A couple of years ago, while I was in Alaska, I spent a day trekking across a frozen lake en route to a glacier -- Grewingk Glacier, to be specific. It was a full day, beginning on a boat off Homer in the very early and chilly morning, and ending about 14 hours later, back in the same place. That's the thing about Alaska -- stuff isn't easily accessible. One has to plan and prepare and possibly hire a guide. It's not a place for sissies, but I will tell you that everywhere you turn up there you will find something that makes you rethink everything you thought you knew about this life.
For some reason that glacier day popped into my head while I was driving the other morning and so I marinated in those memories on my way to Stowe. The things that have stayed with me in the years since I spent that day walking...all...day...long toward a gigantic blue ancient ice formation are how very quiet the day was, and what an enormous surprise the glacier was up-close. At first, when you see the thing from a great distance, before you've started walking across the lake, it looks...not all that impressive. It looks beautiful and kind of like a blue mountain, but as you get close you realize that your eyes have been playing tricks on you. Because it's gigantic. The closer you come to that goddamned glacier, the more you realize how very small you are, and how big the world around you is. And then, when you're right there, and you're touching this thing that's been there since the Ice Age, you realize how very small your existence has been, all along. When you arrive at this enormous thing that is alive and moving and luminescent...it kind of puts things in perspective.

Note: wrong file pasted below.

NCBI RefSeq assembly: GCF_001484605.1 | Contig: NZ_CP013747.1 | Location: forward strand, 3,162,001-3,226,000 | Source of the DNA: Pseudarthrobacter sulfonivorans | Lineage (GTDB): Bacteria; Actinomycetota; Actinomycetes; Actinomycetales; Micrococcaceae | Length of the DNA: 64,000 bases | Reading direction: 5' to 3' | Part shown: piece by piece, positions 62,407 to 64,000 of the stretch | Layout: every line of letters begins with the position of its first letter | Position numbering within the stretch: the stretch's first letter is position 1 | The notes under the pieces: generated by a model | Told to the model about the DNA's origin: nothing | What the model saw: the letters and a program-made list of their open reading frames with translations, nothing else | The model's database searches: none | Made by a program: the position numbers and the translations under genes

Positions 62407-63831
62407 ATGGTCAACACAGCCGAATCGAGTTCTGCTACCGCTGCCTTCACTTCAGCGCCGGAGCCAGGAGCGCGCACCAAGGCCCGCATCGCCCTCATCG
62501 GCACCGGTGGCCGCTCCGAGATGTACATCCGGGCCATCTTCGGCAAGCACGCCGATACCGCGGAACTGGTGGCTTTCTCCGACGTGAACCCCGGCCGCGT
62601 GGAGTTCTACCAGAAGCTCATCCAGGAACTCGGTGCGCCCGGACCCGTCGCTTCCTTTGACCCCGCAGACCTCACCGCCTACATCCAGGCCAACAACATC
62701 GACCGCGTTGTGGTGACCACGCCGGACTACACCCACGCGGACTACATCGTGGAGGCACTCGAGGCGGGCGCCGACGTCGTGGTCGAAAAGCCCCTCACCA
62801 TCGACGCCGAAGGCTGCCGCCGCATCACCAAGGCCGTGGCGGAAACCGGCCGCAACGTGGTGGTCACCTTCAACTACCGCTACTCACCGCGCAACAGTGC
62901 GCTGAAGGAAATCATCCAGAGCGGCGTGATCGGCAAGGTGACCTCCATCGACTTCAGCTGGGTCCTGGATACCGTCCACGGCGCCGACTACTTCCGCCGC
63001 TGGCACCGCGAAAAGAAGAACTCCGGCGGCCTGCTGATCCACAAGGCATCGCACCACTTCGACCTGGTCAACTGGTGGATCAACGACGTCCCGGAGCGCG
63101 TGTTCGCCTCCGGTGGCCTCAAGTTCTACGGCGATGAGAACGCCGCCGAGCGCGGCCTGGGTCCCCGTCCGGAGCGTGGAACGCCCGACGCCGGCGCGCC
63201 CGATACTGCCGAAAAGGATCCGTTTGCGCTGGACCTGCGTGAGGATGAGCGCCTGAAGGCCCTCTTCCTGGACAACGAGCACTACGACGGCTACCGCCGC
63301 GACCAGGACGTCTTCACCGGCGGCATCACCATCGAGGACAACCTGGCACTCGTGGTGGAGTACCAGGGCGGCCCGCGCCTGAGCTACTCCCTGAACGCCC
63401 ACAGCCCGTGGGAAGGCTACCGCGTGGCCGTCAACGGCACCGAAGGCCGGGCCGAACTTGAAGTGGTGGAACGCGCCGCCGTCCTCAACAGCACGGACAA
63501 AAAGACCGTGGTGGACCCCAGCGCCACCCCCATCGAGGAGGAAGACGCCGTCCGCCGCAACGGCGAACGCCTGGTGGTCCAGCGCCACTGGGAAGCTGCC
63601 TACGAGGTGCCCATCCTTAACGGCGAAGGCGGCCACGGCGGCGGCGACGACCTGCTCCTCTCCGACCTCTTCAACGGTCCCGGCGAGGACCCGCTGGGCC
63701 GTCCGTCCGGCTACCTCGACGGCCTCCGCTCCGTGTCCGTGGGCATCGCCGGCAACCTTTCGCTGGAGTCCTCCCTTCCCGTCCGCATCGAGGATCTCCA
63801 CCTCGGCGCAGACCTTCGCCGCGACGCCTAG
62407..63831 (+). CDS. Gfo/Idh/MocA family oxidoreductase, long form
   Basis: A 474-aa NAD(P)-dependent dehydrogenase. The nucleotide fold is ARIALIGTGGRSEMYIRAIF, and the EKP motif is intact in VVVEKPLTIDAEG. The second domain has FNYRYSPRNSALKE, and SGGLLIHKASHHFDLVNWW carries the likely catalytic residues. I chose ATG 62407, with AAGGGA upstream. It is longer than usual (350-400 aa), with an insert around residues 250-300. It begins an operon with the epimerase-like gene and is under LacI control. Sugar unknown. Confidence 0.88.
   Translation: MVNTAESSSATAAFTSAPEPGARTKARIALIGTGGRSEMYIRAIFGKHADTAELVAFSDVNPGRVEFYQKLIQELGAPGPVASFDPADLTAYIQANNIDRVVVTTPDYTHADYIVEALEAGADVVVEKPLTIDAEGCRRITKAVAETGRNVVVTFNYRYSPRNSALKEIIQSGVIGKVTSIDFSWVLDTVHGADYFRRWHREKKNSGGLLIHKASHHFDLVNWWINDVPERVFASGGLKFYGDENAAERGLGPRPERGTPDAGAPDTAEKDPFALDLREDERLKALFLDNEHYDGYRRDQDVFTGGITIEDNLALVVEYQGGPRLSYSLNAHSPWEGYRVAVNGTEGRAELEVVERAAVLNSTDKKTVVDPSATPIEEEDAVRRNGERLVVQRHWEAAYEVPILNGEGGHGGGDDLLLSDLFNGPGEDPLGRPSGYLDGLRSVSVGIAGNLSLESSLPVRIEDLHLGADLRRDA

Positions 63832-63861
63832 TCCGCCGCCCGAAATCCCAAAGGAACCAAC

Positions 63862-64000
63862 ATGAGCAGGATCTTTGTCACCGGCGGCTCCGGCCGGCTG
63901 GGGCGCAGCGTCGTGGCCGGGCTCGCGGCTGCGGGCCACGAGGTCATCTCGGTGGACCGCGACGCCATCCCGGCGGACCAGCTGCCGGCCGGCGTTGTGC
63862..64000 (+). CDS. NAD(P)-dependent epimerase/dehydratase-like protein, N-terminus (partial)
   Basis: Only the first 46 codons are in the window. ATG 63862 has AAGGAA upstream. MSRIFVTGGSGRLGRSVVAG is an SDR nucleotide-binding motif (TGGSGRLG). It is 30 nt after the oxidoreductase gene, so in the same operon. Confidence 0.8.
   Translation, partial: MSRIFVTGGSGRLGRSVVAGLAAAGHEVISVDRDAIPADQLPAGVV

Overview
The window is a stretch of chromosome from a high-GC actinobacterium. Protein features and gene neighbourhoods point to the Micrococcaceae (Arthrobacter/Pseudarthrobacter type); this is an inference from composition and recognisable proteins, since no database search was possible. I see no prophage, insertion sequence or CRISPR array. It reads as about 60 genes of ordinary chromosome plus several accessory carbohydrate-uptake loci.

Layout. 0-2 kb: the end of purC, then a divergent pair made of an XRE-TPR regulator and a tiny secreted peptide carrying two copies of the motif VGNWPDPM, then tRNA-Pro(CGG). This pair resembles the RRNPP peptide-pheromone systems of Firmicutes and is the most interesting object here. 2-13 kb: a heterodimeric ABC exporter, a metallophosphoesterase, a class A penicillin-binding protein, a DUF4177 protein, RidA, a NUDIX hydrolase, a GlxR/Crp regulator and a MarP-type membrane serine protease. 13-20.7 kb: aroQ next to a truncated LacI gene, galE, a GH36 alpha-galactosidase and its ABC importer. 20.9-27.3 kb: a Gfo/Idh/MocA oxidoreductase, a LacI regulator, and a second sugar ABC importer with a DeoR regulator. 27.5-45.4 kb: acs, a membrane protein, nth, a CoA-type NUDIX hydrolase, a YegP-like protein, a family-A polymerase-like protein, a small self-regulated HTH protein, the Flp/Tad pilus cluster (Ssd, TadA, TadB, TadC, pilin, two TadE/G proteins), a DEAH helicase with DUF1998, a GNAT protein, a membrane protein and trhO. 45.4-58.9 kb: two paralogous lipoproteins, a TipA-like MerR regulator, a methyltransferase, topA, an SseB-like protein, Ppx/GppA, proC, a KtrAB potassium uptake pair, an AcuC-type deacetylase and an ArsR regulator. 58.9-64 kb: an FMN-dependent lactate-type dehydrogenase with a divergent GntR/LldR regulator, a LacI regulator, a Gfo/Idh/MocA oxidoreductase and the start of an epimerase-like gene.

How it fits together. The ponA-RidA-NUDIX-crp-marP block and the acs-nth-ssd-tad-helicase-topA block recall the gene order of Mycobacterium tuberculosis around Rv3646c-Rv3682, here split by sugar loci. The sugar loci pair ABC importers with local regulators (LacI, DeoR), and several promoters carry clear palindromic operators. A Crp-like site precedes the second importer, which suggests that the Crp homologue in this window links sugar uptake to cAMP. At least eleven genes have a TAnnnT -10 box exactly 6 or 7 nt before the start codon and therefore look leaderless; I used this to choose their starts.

It changes you forever, that kind of day.
I thought about that glacier and about all of the steps it took to get across that frozen lake, in that snowy Alaskan world, and I realized that there was a story in there about life, itself.
Last night I watched what I think is my all-time favorite movie: It's a Wonderful Life. It wouldn't be Christmas without It's a Wonderful Life. I know the thing by heart, but, still, every year I have to see it again. It never gets old, seeing sweet George Bailey come to the realization about how important his small life is, after all. How every move he made in his life was somehow connected to another person or event. How every step he took, though seemingly small, brought him to a place of beauty and wonder.
It's the solstice today. I love the solstices and the equinoxes. Equinoxi? That would be a fun new word. I love these transitional times -- today from darkness back to light. Yesterday my friend, Raina, and I celebrated the coming of the new by visiting the flower wholesaler here, and boy, was that a great idea. We came home with heaps of greenery and red things and white roses, all to honor this meaningful day, with life. Beautiful, smelly, colorful life.
George Bailey figured it out (with the help of a cheeky angel): we matter. And it's not about money and it's not about power and it's not about having things. It's about taking care of each other, doing stuff together, loving what we have when we have it. This life...it really is a long, slow walk toward something ancient and beautiful and magnificent.